Saturday, March 7, 2009

A B-24 J Liberator -ball gunner - asks his son to take him to the last B-24 in flying condition-You'll Love This Story...

Thank you - Third Wave Dave!

Be prepared with a tissue - if your eyes do not water- something's wrong with you:

My Father Asks For Nothing

(2006)My father asks me for nothing, really. Every three months or so, I take him to his doctor, who pokes about him wondering what keeps him animated, and that's about it. He's grown frail, and has discovered the joys of "Not Going." It takes a lot to get him to leave the comfort and safety of his house. I was really surprised when he called me on Saturday, because he asked me to take him somewhere.

My father was a ball gunner on a B-24J Liberator bomber in the Pacific during WW2. He rarely spoke about that. My father and his confreres considered themselves part of a thing greater than the sum of their parts in it --or so it seems to me -- and more or less did what was expected of them as a sort of unpleasant chore, kept themselves safe as much as was practicable, amused themselves when possible, and got back to being regular people as soon as they could.

As far as how practicable it was to keep safe hanging below a plane filled with four hundred pound bombs with nothing but the ocean beneath you to bore you and Japanese Zeros shooting at you to keep you interested in the trip, you can draw your own conclusions.

My father said that the last B-24 in flying condition was going to be at a little airshow nearby, and he wanted to go see it. Would I take him?

As I said, my father is very frail. His heart is big but not useful. His mind is sharp but not overused now. It takes quite a bit of effort for him to get down the hall and into a car. And there was nothing I could do to keep him from trying to climb in that plane when we got there.

I didn't try, actually; I just was sort of amazed, and wondered how I could help him. You entered the plane on a rickety jump ladder in the tail, walked through the fuselage filled with wooden ammo boxes and gun emplacemements, climbed around the retracted ball that was his home for forty missions, and then had to walk on a catwalk less than a foot wide between the bomb racks to get to the cockpit. All this for a man who needs a walker.

We went along the side of the plane, creeping along at the pace my father goes, my father assiduously avoiding walking between the fuselage and the props -- a habit sixty years old and more -- and he saw his chance. He ducked down and crept into the bomb bay.

Down came the hands. No one needed to be told who that man was, or why he was there. Everyone behind paused to wait patiently and respectfully, and everyone within reach helped me pick that old, frail, brave man up to look on the nuts and bolts of that totem of his distant life. And they thanked him, and they asked him questions, and marveled at him. A Brigadier General and a sailor and a J.A.G. and Vietnam vets by the handful pressed his hand for the piquant residue of that life that might be on it.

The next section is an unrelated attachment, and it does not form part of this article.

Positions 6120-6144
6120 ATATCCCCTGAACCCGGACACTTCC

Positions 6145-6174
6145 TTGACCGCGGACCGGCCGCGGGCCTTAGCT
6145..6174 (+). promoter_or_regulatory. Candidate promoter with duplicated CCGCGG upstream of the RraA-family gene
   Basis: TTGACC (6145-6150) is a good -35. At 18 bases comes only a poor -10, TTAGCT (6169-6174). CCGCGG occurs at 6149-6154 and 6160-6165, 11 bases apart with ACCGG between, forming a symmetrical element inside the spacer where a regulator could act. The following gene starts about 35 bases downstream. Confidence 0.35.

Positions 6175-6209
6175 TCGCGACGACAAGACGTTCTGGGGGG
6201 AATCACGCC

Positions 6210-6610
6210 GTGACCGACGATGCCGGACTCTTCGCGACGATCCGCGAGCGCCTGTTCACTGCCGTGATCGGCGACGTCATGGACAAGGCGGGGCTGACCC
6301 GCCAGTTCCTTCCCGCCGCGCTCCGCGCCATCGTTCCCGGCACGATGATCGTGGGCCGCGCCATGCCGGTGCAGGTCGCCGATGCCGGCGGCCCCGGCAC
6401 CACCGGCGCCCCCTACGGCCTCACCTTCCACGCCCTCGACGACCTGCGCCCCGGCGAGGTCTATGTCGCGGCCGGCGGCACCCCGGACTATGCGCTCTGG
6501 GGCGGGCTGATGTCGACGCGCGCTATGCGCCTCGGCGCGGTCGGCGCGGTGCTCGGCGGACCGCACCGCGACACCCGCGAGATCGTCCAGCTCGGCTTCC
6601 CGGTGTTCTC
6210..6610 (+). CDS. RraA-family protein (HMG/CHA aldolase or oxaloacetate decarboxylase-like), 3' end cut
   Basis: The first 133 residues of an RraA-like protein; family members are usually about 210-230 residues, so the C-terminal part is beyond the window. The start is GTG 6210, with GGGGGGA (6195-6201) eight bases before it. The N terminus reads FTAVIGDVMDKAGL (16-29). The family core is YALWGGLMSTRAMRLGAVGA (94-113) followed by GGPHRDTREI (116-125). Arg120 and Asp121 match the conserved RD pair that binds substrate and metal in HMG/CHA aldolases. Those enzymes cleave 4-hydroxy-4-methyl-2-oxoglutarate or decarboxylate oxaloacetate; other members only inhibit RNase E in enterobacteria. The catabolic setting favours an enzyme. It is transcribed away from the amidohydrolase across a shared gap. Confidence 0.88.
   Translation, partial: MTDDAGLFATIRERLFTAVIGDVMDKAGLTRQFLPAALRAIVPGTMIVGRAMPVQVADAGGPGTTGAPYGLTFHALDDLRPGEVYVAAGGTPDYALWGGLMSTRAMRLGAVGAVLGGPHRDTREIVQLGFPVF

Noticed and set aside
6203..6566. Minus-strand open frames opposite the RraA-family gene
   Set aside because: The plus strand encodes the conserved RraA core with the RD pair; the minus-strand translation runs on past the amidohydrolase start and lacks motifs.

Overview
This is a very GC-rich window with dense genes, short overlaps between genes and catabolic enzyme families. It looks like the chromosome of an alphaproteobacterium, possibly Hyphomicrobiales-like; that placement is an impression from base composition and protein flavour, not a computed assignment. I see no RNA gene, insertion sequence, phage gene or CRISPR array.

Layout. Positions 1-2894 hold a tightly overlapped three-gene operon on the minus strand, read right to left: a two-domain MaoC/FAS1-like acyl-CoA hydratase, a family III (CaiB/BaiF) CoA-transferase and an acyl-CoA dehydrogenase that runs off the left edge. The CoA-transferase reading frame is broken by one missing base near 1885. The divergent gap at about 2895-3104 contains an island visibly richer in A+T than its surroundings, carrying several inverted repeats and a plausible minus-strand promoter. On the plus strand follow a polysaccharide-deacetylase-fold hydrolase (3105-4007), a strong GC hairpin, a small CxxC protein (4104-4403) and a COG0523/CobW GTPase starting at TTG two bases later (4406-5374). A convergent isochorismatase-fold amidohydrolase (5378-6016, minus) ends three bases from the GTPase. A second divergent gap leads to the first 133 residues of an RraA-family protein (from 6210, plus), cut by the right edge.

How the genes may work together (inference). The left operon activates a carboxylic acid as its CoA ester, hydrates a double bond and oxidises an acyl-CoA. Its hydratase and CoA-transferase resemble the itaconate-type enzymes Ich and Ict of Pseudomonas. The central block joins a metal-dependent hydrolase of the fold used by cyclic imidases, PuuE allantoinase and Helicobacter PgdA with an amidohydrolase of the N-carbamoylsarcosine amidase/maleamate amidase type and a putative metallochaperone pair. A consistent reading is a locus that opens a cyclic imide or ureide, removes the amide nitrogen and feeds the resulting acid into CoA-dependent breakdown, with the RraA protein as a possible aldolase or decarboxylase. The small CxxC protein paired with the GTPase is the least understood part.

He just looked for one familiar face that he had not brought with him, but there were none.

My father asks for nothing.

(My father passed away on Sunday)

We are losing our WWII -BEST- daily---and a thank you to them would be GOOD...Before they go to heaven...




Even on this reading I need a tissue. Thx, Carol.

Z said...

that was one of the finest pieces I have EVER read. So American. Thanks, Carol..just beautiful.

christian soldier said...

Z and TWD-thank you both both 'sounding forth' w/ you blogs-- in this fray!

christian soldier said...

that would be -w/YOUR blogs :-)

midnight rider said...

oh oh oh! pinching it pinching it pinching it!

(Thanks, CS!)

ProudAmerican said...

This is a beautiful, heartwarming story about an American hero who served our country during WWII. My father, also a WWII veteran, was assigned to combat in the South Pacific againt hostile Japanese submarines. He lived to be 78 years old. The Greatest Generation...too soon they are leaving us. And none like them shall ever pass this way again.

christian soldier said...

ProudAmerican- Thank you for stopping by and for your heartfelt feelings about our BEST of WW ll..

I would like to think that our BEST of the BEST are still out there--exp. my friends and family now fighting for our Freedom..
I am sad that our WW ll generation will soon be gone from this earth-we will miss them- won't we?

ProudAmerican said...

Christian Soldier...the best of the best are out there. I am a teacher, and I have five fantastic students who, only seven months ago, completed their basic military training; four at Parris Island Marine Corps boot camp in South Carolina and one at Ft. Benning, Georgia. They are now in Iraq and Afghanistan. I am so proud of them...words can never express my gratitude. They are our young American heroes. You can be sure, my dad would have been so proud of them.

Eric - The Maine PC Doc said...

Almost by mistake I found out about the work of the AmVets and VFW. I have joined both as a "Sons of AmVets", and "VFW Men's Auxiliary" member. I am sure the American Legion deserves to be mentioned as well, but I have not been involved with them. I urge all of you to find out about your local posts and join if you are eligible. If you are not eligible then offer to volunteer anyways! They do great work for the whole community, while promoting the causes of our veterans, who certainly deserve every bit of recognition they can get.

dinka said...

God bless your Dad,and you for making us aware of his devotion to God and country. If not for people like your father I may not be responding to your story. Our prayers are with you and all that believe in God and country.
Thank you, Diana